How Many Times? (2 Peter 3:18, ESV) by Carley Evans


“For Christ also suffered once for sins, the righteous for the unrighteous, that he might bring us to God, being put to death in the flesh but made alive in the spirit” 2 Peter 3:18, ESV.

In this single verse, the apostle Peter tells us everything we need to know about the good news of Jesus Christ.

Jesus suffered only once.

He suffered and died for sinners, for persons who did not and do not deserve His sacrifice.

Jesus suffered and died to bring sinners to God ( not God to sinners, by the way ).

And how did Jesus accomplish this miracle?

Jesus brought sinners to God by “being put to death” — in other words, by execution which implies a courtroom, a judge and a sentence of death for guilt. Whose guilt? Not His own for He was and is without sin. The guilt that Jesus was sentenced to death for is mine and yours.

So stop pointing your finger at others.

We all alike condemned Jesus to the Cross.

And stop trying to crucify others.

Jesus needed to die only once.

Instead, rejoice! I say it again, Rejoice!

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“Dispossessed” ( Philippians 2:5-8 KNOX ) by Carley Evans


orange_blueIn a world promoting the ‘get what you want and get it now’ attitude, Christ’s attitude is mind-numbing and shocking. Christ “took the nature of a slave” despite being “in the rank of Godhead.” He dispossessed Himself of His rightful station and fashioned Himself as a human being. He allowed Himself to die. Paul calls upon Christians to do the same:

Yours is to be the same mind which Christ Jesus shewed. His nature is, from the first, divine, and yet he did not see, in the rank of Godhead, a prize to be coveted; he dispossessed himself, and took the nature of a slave, fashioned in the likeness of men, and presenting himself to us in human form; and then he lowered his own dignity, accepted an obedience which brought him to death, death on a cross.

What prize do we covet?

“On His Shoulders, Our Guilt” ( Isaias 53:5-6, KNOX ) by Carley Evans


Who does this to Jesus? Is it the Romans? Is it Herod? Is it Pilate? Is it the Jews? (we hear this one, don’t we?) Is it me? Or you? Is it Satan? Is it God the Father?

“and all the while it was for our sins he was wounded, it was guilt of ours crushed him down; on him the punishment fell that brought us peace, by his bruises we were healed. Strayed sheep all of us, each following his own path; and God laid on his shoulders our guilt, the guilt of us all.”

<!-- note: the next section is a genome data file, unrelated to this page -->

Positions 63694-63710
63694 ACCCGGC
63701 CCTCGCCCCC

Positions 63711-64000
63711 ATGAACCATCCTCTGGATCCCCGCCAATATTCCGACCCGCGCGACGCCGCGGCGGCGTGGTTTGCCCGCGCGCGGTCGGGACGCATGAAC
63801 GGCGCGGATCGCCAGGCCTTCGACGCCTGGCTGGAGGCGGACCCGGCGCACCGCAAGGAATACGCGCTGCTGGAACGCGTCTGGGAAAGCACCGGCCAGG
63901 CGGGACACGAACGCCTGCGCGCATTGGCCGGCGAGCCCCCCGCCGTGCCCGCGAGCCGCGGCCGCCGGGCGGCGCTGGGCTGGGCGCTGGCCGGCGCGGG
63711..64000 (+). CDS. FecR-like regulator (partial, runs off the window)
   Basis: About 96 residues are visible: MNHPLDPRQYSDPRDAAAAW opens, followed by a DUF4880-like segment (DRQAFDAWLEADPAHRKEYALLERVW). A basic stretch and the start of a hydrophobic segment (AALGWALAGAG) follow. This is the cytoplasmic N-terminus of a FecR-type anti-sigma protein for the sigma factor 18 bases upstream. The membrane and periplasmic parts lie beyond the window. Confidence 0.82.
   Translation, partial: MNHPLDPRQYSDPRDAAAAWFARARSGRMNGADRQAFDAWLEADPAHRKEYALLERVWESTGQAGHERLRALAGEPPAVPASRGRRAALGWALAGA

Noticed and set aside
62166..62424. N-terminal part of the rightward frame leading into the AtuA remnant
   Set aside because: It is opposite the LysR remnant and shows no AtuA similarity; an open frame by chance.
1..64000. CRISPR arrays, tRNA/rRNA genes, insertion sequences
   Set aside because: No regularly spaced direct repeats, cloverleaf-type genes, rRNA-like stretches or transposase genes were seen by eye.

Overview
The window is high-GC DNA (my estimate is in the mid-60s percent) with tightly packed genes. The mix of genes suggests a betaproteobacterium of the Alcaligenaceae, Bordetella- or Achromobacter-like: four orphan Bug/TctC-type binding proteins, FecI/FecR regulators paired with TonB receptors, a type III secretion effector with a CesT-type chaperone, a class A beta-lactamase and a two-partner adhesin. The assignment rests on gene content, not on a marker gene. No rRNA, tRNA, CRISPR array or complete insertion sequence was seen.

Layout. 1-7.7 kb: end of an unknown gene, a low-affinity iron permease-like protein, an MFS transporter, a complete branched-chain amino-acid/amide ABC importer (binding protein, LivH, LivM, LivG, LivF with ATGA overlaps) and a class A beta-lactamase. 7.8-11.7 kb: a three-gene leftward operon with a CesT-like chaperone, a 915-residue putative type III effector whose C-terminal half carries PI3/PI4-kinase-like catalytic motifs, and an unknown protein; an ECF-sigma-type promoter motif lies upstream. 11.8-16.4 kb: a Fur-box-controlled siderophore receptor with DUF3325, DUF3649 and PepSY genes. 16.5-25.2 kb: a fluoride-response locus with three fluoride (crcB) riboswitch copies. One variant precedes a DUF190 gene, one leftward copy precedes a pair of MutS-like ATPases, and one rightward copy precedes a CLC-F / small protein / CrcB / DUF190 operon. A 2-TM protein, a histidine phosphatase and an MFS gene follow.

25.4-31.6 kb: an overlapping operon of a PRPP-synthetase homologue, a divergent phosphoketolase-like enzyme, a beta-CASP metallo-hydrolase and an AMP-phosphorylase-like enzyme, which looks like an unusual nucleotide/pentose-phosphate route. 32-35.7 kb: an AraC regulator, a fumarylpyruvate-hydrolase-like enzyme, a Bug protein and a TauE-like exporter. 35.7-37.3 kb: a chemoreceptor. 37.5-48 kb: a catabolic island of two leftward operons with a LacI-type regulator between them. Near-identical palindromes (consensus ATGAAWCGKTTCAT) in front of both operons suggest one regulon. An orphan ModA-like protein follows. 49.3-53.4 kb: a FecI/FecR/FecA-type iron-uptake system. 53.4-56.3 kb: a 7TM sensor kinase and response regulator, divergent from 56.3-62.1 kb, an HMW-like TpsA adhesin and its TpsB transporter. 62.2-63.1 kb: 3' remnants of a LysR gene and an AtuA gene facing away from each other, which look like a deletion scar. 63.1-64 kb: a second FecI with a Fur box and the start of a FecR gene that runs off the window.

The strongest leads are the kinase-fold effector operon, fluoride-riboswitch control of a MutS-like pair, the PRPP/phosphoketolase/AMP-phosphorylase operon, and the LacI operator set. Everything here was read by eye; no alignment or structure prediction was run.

Our sins put Jesus on the cross; that’s certain. But God the Father puts the guilt of our sins on His Son. Otherwise, we carry our guilt to the grave and beyond. Jesus’ bruises – the punishment He bears – free us from the same. Rather than anxiety, we gain peace.

Who does this? God the Father.

Do you suppose the Great Physician then decides to let us fall back into guilt? Wallow around it in like pigs? Shame on us if we even attempt to return to our squalor. For we are washed in His Son’s very blood.

“Left Out Of All Human Reckoning” ( Isaias 53:3-4, KNOX ) by Carley Evans


Jesus receives a lot of human attention while He heals in valleys and preaches from hilltops; but when He is carried away and nailed to the cross, only a few remain at His feet – most of these are women and of little account themselves.

“Nay, here is one despised, left out of all human reckoning; bowed with misery, and no stranger to weakness; how should we recognize that face? How should we take any account of him, a man so despised? Our weakness, and it was he who carried the weight of it, our miseries, and it was he who bore them. A leper, so we thought of him, a man God had smitten and brought low;”

At this point, Jesus is completely despised and feared by most. He has disappointed many who expected Him to take over the world, literally. Instead, He hangs on a cross and dies a criminal’s death – a death of immense cruelty.

He must be “a leper;” “a man God has smitten and brought low.” He must be of no account, after all. Oh, too bad. How awful. I guess I was a fool to follow him. I’ve got to find a good place to hide. I don’t want to wind up hanging next to him!

“It Is Finished” ( John 19: 30, KJV ) by Carley Evans


William Hole's interpretation of the Beloved D...
William Hole's interpretation of the Beloved Disciple joining Peter in the tomb. From book: The Life of Jesus of Nazareth. Eighty Pictures. (Photo credit: Wikipedia)

“When Jesus, therefore, receives the vinegar, He says, ‘It is finished;’ and He bows His head, and gives up the spirit.”

Jesus dies on the cross, accomplishing payment for the sins of the world. He is buried, visiting hell to remind our adversary he has no power over us.